Combination Chemotherapy and Interferon Alfa in Treating Patients With Chronic Myelogenous Leukemia
|ClinicalTrials.gov Identifier: NCT00002598|
Recruitment Status : Completed
First Posted : January 27, 2003
Last Update Posted : June 25, 2013
RATIONALE: Drugs used in chemotherapy use different ways to stop cancer cells from dividing so they stop growing or die. Combining more than one drug may kill more cancer cells. Interferon alfa may interfere with the growth of cancer cells.
PURPOSE: Phase II trial to study the effectiveness of combination chemotherapy and interferon alfa in treating patients with chronic myelogenous leukemia.
|Condition or disease||Intervention/treatment||Phase|
|Leukemia||Biological: recombinant interferon alfa Biological: sargramostim Drug: cyclophosphamide Drug: cytarabine Drug: etoposide Drug: methotrexate Drug: mitoxantrone hydrochloride Procedure: bone marrow ablation with stem cell support Radiation: radiation therapy||Phase 2|
- Determine the effectiveness of induction with high-dose mitoxantrone and cytarabine in patients with chronic myelogenous leukemia (CML) in blast crisis.
- Determine the toxicity and activity of consolidation with high-dose cyclophosphamide and etoposide in these patients.
- Determine the toxicity and activity of maintenance with interferon alfa in these patients.
- Determine the efficacy and tolerability of this regimen in these patients.
- Assess minimal residual disease by cytogenetics, DNA gene rearrangement (Southern blotting), and polymerase chain reaction (PCR) in patients treated with this regimen, and use semiquantitative PCR to evaluate the antileukemic activity of subsequent phases of treatment in patients achieving complete remission.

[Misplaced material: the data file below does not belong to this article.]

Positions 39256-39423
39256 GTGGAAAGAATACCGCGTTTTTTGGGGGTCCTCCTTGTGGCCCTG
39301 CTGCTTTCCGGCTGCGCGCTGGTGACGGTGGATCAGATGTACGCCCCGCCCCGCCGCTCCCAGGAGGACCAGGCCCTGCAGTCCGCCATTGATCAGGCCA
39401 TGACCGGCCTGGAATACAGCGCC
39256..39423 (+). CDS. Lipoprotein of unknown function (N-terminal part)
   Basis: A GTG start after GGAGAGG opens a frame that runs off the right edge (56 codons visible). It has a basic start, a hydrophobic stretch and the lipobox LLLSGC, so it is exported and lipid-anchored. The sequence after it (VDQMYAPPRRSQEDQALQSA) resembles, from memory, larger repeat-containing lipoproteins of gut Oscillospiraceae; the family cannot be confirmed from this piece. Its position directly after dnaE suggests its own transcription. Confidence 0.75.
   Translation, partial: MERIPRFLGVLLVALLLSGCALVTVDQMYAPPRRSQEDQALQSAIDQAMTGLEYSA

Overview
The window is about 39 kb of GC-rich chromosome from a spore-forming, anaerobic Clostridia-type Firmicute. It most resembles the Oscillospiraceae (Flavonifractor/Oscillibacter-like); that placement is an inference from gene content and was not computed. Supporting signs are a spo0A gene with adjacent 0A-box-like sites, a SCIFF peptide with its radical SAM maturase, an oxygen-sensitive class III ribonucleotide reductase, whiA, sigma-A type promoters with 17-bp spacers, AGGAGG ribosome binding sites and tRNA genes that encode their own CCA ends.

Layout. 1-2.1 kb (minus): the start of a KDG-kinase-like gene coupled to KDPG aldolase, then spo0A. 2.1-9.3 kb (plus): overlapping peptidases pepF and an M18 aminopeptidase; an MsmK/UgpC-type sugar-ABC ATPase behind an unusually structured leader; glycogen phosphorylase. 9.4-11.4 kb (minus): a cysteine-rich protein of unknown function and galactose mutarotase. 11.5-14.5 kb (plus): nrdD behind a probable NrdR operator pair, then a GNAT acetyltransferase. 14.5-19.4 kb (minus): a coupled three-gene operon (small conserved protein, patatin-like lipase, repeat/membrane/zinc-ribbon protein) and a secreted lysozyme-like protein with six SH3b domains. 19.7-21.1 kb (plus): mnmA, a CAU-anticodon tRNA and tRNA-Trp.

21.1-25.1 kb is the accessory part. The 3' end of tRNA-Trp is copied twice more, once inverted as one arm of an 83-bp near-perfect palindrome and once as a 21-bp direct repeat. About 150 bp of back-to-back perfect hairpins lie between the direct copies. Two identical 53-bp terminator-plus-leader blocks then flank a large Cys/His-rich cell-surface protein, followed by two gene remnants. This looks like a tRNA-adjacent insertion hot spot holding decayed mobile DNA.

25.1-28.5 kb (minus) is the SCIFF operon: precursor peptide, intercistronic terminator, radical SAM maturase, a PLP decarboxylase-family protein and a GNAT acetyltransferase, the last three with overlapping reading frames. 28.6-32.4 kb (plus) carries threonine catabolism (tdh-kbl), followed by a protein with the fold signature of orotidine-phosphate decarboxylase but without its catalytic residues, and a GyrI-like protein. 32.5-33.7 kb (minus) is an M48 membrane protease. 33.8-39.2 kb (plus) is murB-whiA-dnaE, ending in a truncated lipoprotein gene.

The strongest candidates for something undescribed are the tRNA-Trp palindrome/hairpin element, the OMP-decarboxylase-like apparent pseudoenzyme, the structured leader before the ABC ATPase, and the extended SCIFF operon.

OUTLINE: Patients are stratified by prior therapy for blast crisis (yes vs no).
- Induction: Patients receive high-dose cytarabine IV over 3 hours on days 1-5 and mitoxantrone IV on day 3. Sargramostim (GM-CSF) is administered subcutaneously (SC) (or IV over 4 hours) daily beginning on day 7 and continuing until blood counts recover. After completion of induction, patients with a suitable HLA-identical bone marrow donor undergo allogeneic bone marrow transplantation according to an appropriate IRB-approved protocol. Patients without a donor proceed to consolidation approximately 4 weeks after hospital discharge following induction.
- Consolidation: Patients receive high-dose cyclophosphamide IV on days 1-4 and etoposide IV continuously on days 5-7. GM-CSF is administered SC (or IV over 4 hours) beginning on day 8 and continuing until blood counts recover. Patients achieving a second chronic phase or complete remission proceed to maintenance approximately 4 weeks after hospital discharge following consolidation.
- Maintenance: Patients receive interferon alfa SC on day 1. Treatment with interferon alfa continues daily in the absence of disease progression or unacceptable toxicity.
Patients with CNS involvement at entry or who develop CNS disease during the study receive CNS therapy as outlined below.
- CNS therapy: Patients undergo whole brain irradiation as soon as possible but not concurrently with mitoxantrone. Patients also receive methotrexate intrathecally 3 times a week until the CSF is clear, weekly for 4 weeks, and then monthly for 6 months.
PROJECTED ACCRUAL: A total of 14-30 patients will be accrued for this study within 4 years.
|Study Type :||Interventional (Clinical Trial)|
|Estimated Enrollment :||30 participants|
|Masking:||None (Open Label)|
|Official Title:||A PHASE II STUDY OF MITOXANTRONE AND HIGH-DOSE ARA-C FOLLOWED BY INTENSIVE CONSOLIDATION WITH CYCLOPHOSPHAMIDE AND ETOPOSIDE FOR MYELOID BLAST CRISIS OF CHRONIC MYELOGENOUS LEUKEMIA (CML)|
|Study Start Date :||June 1994|
|Actual Primary Completion Date :||June 2004|
|Actual Study Completion Date :||June 2004|
Please refer to this study by its ClinicalTrials.gov identifier (NCT number): NCT00002598
|United States, New York|
|Memorial Sloan-Kettering Cancer Center|
|New York, New York, United States, 10021|
|Study Chair:||Mark Adam Weiss, MD||Memorial Sloan Kettering Cancer Center|